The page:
They are beautiful to the beholder is what I’ve learned. To be perfectly honest if you were to show a picture of a snakehead to 10 people on the street, 8 are gonna say its an ugly fish. I see something different! They have some of the prettiest patterns I’ve ever seen on a fish, especially females. It is very reminiscent of an alligator’s color and pattern. They are 80% big, muscular and powerful tail and 20% head and jaw. Their jaw is exceptionally strong and with a very hard boney head. Bent hooks and thrashed gear is not uncommon. They have teeth which remind me of T-rex teeth but much smaller in size which makes them sharp!
So what you end up with is a curious almost intelligent fish who prefers hunting on topwater and is incredibly powerful. Throw in that all bass anglers have lures in their arsenal right now that will catch snakehead and you have what I called the most exciting freshwater fish on the east coast.
What makes you say they are the most exciting fish on the east coast, especially as a kayak angler?
Not to split hairs but I said “most exciting freshwater fish on the east coast.” I would be hard pressed to compare them to a marlin, tarpon or redfish. The reason I think they are the most exciting is their unpredictability, snakeheads are ambush predators and will seemingly strike out of nowhere. Sometimes you will see them crashing bait or creating a wake looking for food but their strikes are intense and violent. It is imperative that the angler is always ready for when the strike happens. Their fight tends to be lots of head thrashing and death rolls but because you are catching them in extreme shallow water there is not a lot of room for them to make long runs which means most of the time they are still “green” when you land them.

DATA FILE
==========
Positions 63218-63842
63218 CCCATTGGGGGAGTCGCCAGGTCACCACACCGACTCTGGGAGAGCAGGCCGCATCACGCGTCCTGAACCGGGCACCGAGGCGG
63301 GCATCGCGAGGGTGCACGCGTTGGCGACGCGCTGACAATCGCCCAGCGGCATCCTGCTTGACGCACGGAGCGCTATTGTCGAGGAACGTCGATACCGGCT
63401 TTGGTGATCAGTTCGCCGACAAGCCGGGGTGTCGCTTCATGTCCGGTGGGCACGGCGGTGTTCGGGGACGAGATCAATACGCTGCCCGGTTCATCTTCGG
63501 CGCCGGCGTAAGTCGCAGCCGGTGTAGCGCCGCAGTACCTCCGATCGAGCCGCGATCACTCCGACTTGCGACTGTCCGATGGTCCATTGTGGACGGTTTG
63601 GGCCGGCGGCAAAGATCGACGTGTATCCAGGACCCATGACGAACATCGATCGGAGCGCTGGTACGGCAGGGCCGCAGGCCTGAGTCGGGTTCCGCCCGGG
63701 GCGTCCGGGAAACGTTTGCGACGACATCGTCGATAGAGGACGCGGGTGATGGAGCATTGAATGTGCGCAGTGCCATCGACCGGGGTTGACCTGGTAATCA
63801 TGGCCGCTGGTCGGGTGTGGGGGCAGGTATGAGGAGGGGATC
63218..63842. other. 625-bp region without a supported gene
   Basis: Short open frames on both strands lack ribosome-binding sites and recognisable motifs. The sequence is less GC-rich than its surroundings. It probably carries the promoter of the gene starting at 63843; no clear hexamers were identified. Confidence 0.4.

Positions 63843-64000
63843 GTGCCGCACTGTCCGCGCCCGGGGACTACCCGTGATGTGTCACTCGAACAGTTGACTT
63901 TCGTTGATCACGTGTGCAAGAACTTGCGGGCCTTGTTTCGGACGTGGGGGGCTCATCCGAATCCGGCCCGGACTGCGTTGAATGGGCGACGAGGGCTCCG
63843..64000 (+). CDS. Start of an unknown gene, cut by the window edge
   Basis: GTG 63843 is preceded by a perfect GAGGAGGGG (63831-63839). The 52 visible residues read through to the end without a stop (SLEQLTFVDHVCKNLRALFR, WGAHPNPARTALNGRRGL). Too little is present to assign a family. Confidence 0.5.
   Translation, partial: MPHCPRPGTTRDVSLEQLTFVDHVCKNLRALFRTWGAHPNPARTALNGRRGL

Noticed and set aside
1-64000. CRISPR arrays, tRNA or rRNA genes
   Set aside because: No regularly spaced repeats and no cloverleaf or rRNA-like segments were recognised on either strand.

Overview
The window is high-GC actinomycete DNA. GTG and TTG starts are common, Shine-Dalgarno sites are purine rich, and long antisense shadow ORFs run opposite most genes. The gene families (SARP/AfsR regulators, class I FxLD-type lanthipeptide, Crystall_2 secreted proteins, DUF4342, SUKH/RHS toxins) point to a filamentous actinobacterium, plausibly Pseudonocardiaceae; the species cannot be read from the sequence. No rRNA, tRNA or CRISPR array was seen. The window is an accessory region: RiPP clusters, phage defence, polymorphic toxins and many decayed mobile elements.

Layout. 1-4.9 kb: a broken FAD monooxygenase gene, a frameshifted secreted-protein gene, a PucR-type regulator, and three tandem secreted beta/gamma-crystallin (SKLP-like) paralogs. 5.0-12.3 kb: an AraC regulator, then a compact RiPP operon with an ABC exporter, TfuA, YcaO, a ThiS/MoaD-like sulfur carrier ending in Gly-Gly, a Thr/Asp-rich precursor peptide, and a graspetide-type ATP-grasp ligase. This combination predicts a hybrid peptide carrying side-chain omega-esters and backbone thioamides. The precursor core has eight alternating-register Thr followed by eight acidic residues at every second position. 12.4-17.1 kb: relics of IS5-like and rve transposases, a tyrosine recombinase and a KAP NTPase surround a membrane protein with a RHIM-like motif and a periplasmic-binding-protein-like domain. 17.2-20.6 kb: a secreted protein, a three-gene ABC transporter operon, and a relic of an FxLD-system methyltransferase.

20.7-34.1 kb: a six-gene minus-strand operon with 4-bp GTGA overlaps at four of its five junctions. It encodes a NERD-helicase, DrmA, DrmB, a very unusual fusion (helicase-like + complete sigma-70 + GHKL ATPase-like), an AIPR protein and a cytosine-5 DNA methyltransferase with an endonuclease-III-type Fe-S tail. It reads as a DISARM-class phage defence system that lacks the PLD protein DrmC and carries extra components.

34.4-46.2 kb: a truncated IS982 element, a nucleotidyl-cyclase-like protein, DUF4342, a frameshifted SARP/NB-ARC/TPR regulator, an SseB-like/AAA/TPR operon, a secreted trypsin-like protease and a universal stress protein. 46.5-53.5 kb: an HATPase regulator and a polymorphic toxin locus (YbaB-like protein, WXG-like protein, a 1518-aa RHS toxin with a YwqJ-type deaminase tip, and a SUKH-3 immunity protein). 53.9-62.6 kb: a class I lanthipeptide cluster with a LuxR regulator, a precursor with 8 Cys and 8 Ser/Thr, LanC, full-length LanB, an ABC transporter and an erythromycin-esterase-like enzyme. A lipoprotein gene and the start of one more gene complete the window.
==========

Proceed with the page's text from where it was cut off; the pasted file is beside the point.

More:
Typically the snakehead goes from thrashing and death rolls to puppy dog gentle in the blink of an eye but don’t let that fool you. I’ve always said “there is no such thing as being in control of a snakehead” and that is especially true when they are in your net or in your boat. When unhooking a snakehead they will burst back into fight mode instantly with zero warning. I’ve been slapped in the face with tails, head butted, cameras knocked off mounts, and rods snapped in two. This is the main reason I do not use treble hooks…I can barely control them with one hook let alone six.